Successful applicants will be notified by April 18, 2016, and will receive a stipend of $25,000 paid out over a 9 month period.

For complete information about this opportunity, see: http://www.cescholar.org/dissertation-fellowships/

Reed Foundation Ruth Landes Memorial Research Fund

Application deadline:   Ongoing

The Ruth Landes Memorial Research Fund was established in 1991 in honor of Ruth Schlossberg Landes, Ph.D. (1908–1991) for interdisciplinary research and publications on subjects that were of interest to Dr. Landes during her professional and academic career.

Dr. Landes conducted fieldwork among Afro-Brazilians, African-Americans in the United States of America, and American Indians, including the Ojibwa, Potawatomi, and Sioux. She worked in Canada, Brazil, England, Scotland, South Africa, Spain, Switzerland and in the U.S.A. Her research topics included, but were not limited to, aging, gender and sexuality, race and ethnicity, immigrant and minority populations, culture and education, language and identity, and religion.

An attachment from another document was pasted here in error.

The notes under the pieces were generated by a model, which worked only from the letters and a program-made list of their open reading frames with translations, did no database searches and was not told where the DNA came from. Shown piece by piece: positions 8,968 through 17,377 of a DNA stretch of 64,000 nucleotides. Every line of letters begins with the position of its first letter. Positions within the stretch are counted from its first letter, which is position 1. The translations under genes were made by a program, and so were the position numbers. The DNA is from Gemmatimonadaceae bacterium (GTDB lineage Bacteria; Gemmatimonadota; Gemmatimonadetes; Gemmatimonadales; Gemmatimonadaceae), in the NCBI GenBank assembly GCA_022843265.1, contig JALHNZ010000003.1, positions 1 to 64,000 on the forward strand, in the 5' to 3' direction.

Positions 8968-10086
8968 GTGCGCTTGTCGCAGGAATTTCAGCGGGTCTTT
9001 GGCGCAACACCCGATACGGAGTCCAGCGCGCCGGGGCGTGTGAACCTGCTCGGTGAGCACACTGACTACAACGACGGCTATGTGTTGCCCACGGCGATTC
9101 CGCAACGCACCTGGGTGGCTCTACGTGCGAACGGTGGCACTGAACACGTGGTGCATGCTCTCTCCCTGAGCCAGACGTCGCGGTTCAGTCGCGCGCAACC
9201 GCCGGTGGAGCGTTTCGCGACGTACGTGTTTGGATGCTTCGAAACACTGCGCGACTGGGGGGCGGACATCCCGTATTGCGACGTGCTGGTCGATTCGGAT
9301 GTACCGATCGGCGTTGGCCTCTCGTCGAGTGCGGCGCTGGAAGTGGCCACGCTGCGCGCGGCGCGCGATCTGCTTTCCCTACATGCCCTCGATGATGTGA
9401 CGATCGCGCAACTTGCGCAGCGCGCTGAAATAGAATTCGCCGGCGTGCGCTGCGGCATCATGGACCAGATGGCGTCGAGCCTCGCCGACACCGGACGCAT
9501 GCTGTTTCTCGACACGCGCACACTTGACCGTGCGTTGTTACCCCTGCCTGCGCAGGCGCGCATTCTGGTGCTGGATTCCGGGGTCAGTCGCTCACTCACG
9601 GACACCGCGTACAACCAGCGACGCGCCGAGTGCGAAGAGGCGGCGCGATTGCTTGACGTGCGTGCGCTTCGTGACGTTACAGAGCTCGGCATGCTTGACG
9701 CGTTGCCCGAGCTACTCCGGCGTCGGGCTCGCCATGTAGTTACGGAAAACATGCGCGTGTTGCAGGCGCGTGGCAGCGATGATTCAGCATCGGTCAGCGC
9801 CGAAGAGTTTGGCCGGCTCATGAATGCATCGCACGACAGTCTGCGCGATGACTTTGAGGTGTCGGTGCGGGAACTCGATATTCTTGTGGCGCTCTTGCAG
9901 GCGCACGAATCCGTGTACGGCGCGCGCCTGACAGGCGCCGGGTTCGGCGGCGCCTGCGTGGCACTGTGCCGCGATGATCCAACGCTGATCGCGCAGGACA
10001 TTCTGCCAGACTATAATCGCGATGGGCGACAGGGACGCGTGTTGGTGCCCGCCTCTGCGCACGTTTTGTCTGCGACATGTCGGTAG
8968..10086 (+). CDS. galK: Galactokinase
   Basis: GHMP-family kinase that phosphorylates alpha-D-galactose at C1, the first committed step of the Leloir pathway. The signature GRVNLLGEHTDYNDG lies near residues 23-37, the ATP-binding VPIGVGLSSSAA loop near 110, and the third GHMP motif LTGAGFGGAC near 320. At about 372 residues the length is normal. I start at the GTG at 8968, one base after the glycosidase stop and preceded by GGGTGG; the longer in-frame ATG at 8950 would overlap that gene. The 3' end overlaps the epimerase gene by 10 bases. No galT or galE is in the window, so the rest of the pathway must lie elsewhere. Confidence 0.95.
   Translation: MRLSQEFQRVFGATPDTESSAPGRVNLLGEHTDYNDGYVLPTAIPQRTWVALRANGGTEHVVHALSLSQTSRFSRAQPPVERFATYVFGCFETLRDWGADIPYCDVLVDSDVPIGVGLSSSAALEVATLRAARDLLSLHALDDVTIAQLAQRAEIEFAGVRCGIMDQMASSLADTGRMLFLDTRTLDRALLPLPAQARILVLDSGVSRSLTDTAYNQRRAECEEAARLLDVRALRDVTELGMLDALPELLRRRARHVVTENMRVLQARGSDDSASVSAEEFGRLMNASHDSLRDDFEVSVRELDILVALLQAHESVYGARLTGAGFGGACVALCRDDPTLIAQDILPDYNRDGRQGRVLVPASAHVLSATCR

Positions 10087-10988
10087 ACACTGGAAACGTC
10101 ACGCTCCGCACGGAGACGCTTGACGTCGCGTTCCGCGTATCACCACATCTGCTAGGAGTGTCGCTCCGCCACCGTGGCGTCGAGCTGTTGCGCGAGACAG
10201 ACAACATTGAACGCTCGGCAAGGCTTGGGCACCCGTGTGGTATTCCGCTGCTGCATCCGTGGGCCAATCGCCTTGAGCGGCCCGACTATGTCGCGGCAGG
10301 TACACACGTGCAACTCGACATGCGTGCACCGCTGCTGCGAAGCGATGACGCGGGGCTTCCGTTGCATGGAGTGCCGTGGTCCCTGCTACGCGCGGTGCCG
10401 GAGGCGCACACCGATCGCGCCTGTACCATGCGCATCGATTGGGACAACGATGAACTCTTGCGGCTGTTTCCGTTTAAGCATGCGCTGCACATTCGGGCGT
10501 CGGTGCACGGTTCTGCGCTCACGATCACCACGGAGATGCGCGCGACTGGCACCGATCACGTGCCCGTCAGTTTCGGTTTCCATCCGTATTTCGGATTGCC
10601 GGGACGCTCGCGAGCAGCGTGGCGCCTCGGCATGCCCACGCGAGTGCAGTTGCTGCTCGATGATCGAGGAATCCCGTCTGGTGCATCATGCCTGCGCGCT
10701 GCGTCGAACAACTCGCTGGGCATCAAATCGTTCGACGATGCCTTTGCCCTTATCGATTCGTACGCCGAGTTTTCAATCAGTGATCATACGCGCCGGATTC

Eligibility

Grants are available to scholars and other professionally qualified individuals of recognized merit for work toward a doctoral dissertation, for postdoctoral work, or for independent scholarship. Eligibility is limited to United States citizens and permanent legal residents. Grants are awarded on an objective and non-discriminatory basis and without regard to race, gender, religion, national origin, sexual orientation, age or ethnicity.

Awards

Awards range from $10,000 to $60,000 per year, and may be used for research, including field studies, and related expenses, including travel (where appropriate) and living costs over the period covered by the Landes Grant. Senior scholars may request stipends based on their previous year’s salary and professional standing. Applications for multiyear grants will be considered.